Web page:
Monday, 27 July 2015

I know - why don't we ask members of London's "diverse communities" to learn English instead!

As of today, all new Metropolitan police constables will have to be able to speak a second language. But not just any second language - one of the following:
Yoruba (Nigeria), Hebrew, Arabic, Hindi, Punjabi, Italian, German, Turkish, Greek, Spanish, Polish, Portuguese, Sinhali (Sri Lanka), Bengali

According to the Met press release announcing the scheme, it's in order "to bring officers into the Met with more of the skills necessary to help police and engage with London's diverse communities as effectively as possible."

If applicants don't speak one of these languages, they will be unable to apply for a job as a bobby.

At first sight, this strikes me as another of those daft gentrification schemes, similar to the one that has resulted in a generation of nurses with pseudo-degrees which mean they're far too grand to empty bed-pans or ensure that patients dying of thirst have some water to drink - you know, that kind of unlettered, blue-collar stuff that now tends to fall between the cracks.

Exactly why any London police officer should be expected to speak German or Hebrew (for God's sake!) is utterly beyond me. If a German or a Jew or a NIgerian (remember, it used to be a British colony) is living in London, you can be pretty damned sure they speak enough English to get by. And if they're mono-lingual tourists - well, tough! As for Arab, Hindu, Sri Lankan or Bengali residents, perhaps we should be encouraging them to learn English? It's not our business to bend over backwards in order to obviate the necessity for immigrants to become conversant with the language of the country in which, presumably, they've chosen to live.

I'm sure most law-abiding Londoners would far prefer new cops to be good at police work rather than languages. And if the point of this ridiculous exercise is to help police track down criminals communicating in the relevant languages, what about Romanian, Bulgarian and Albanian? Obviously being able to call on a pool of cops capable of understanding, say, Arabic (because of terrorism) and Polish (because there are so many of them there are bound to be a few bad apples) would be useful - but, even so, expecting all recruits to be polyglots would seem to represent a classic example of over-engineering. Why not just say that candidates with knowledge of a relevant language will stand a better chance of being hired than those without?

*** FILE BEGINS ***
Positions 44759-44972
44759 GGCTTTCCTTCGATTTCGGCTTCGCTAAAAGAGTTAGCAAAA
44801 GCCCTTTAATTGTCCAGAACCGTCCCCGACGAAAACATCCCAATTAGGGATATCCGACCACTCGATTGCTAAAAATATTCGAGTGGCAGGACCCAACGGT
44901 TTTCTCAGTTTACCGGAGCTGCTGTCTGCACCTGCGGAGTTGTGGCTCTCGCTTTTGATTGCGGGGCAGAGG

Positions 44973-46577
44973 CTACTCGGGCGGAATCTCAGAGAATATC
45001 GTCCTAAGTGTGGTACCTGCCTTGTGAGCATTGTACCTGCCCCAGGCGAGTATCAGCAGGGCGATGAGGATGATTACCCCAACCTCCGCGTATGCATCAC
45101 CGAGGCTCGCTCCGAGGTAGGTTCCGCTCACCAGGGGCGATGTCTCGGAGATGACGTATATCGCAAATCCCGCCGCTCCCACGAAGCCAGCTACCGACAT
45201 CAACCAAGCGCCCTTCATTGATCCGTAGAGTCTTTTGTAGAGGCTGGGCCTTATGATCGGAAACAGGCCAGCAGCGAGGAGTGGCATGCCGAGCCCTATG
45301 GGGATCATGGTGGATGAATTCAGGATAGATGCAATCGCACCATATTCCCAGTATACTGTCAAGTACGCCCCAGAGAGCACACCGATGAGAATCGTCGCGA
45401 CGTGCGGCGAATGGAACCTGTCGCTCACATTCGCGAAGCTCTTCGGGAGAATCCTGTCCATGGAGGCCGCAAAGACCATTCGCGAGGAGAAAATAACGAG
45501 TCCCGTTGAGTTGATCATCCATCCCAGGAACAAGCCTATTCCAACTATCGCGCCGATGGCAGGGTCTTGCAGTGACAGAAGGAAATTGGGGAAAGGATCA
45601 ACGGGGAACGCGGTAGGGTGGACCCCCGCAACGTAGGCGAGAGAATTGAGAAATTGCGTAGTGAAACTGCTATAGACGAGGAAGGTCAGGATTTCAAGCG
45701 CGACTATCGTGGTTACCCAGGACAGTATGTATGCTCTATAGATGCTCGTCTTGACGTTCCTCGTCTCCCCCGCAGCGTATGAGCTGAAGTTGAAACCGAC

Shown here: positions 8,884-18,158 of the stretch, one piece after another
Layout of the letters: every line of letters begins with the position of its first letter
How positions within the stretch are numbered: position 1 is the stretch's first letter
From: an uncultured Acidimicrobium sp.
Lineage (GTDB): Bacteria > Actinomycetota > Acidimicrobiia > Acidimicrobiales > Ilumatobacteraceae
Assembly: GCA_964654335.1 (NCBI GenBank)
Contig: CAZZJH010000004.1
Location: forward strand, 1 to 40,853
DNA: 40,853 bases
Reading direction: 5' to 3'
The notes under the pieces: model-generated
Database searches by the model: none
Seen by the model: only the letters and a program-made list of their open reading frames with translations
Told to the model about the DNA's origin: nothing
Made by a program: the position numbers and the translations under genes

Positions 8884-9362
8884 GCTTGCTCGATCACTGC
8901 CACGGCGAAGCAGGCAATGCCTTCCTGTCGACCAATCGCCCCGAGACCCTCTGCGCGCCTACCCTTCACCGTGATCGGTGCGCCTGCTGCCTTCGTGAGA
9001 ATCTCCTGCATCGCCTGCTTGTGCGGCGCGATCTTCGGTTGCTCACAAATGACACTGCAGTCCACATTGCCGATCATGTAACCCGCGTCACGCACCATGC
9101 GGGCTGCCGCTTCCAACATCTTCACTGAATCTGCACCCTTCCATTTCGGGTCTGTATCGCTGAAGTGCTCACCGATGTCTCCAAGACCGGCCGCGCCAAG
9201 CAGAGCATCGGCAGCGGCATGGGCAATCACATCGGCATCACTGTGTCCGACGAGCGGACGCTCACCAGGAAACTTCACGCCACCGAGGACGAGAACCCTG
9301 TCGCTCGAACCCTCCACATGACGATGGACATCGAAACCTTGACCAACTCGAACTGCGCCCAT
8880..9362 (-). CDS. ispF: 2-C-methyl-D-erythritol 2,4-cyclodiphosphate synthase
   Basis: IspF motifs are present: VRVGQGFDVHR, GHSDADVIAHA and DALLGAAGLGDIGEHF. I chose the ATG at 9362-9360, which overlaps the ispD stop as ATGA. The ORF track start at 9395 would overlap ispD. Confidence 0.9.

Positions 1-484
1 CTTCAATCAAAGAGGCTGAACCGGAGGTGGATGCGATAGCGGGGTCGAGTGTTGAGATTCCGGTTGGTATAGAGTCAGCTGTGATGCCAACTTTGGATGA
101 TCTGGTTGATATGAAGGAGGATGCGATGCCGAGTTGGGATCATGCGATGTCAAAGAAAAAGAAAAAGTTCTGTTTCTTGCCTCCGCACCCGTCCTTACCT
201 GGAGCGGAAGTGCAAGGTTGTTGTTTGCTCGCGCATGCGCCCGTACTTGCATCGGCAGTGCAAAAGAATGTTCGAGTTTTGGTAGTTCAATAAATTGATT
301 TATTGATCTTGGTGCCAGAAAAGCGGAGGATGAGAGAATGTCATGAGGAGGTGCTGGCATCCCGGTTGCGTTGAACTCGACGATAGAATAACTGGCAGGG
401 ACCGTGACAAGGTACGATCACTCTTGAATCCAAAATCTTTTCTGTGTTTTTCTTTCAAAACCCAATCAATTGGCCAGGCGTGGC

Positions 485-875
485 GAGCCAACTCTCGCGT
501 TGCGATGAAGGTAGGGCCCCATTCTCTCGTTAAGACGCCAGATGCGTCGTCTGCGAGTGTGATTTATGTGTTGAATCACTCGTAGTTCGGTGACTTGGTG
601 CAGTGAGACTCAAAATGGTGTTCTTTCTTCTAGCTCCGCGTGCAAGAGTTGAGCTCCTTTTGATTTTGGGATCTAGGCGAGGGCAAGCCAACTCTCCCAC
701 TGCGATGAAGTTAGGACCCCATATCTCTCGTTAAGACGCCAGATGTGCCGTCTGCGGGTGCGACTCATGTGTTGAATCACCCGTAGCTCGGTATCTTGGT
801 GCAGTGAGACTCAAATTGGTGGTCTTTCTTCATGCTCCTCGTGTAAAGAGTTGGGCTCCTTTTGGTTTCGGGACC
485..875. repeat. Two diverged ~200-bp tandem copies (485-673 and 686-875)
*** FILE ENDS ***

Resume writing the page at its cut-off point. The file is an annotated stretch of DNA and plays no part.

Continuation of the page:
BBC One has just broadcast an excellent TV documentary series entitled The Met: Policing London. I'd be astonished if more than a handful of the featured police officers spoke a second language (some of them were having enough trouble with English) - but the majority of them struck one as bloody good cops: calm, careful, meticulous, authoritative and reasonable.

Farcically, this recruitment scheme has been described as a one-month pilot - i.e. some bright spark has come up with a pointless piece of nonsense designed to earn brownie points by giving the (wholly false) impression that a perceived "issue" is being addressed, when it's actually just being punted into touch.

According to the Metropolitan Police Commissioner, Sir Bernard Hogan Howe (did he get the job), he is "committed to providing a police service which looks and feels more like London." I'm sure the vast majority of Londoners would prefer a police force designed to protect those of us who pay for it from criminals. I personally couldn't give a toss what they "look" or "feel" like.

In case you think I'm making this up, you can read the story in the Daily Mirror, here.


  1. Given the number of Francophone Africans I've encountered in London I'm puzzled that French isn't on the list.

    Of course why they are here is another matter altogether..

    1. Presumably because France's socialist government has - inevitably - destroyed their economy.

      There are over 600,000 African migrants living in London, apparently.

  2. I'm sure Hollande will have increased the numbers but my observation was made before he was handed the poison chalice. In fact I can distinctly remember the first time I noticed it. I was walking down Streatham High Rd in 2007 with an American friend and I suddenly realised almost every other person in the street was jabbering away in French.

    That 600,000 figure is interesting. I wonder if it's accurate? There are times when I could believe it for white South Africans and what-was-Rhodesians alone - the city seems full of them.

    1. No idea about its accuracy - I took it from a pro-immigration site. There are certainly quite a few (black) Africans in this area of West London, most employed and working hard writing parking tickets, running shops and washing cars etc. - I know there are lots of them doing higher-grade jobs, because I see them coming back from work in the evening. Then there are the Somali women taking their children to and from the local state primary school - there are rather a lot of them, too. Surprisingly few white South Africans or Zimbabweans (in my experience) but LOTS of white French, Spanish, Italians and Americans. I hate to sound like a "cuckservative", but it's a nice mixture where we are - half a mile to the north or east, not so harmonious.